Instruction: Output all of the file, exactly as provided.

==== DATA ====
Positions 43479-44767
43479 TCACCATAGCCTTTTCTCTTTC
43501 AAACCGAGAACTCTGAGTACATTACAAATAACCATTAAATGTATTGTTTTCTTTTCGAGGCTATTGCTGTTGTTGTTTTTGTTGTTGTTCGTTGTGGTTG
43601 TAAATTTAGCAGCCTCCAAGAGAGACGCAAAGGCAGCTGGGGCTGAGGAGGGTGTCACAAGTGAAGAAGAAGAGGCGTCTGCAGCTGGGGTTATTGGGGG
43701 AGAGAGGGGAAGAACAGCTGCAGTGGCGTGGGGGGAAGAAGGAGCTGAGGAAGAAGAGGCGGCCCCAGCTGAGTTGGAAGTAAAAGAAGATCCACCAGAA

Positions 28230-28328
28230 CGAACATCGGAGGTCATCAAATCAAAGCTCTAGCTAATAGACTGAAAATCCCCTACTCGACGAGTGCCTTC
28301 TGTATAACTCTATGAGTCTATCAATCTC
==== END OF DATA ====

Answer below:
Positions 43479-44767
43479 TCACCATAGCCTTTTCTCTTTC
43501 AAACCGAGAACTCTGAGTACATTACAAATAACCATTAAATGTATTGTTTTCTTTTCGAGGCTATTGCTGTTGTTGTTTTTGTTGTTGTTCGTTGTGGTTG
43601 TAAATTTAGCAGCCTCCAAGAGAGACGCAAAGGCAGCTGGGGCTGAGGAGGGTGTCACAAGTGAAGAAGAAGAGGCGTCTGCAGCTGGGGTTATTGGGGG
43701 AGAGAGGGGAAGAACAGCTGCAGTGGCGTGGGGGGAAGAAGGAGCTGAGGAAGAAGAGGCGGCCCCAGCTGAGTTGGAAGTAAAAGAAGATCCACCAGAA

Positions 28230-28328
28230 CGAACATCGGAGGTCATCAAATCAAAGCTCTAGCTAATAGACTGAAAATCCCCTACTCGACGAGTGCCTTC
28301 TGTATAACTCTATGAGTCTATCAATCTC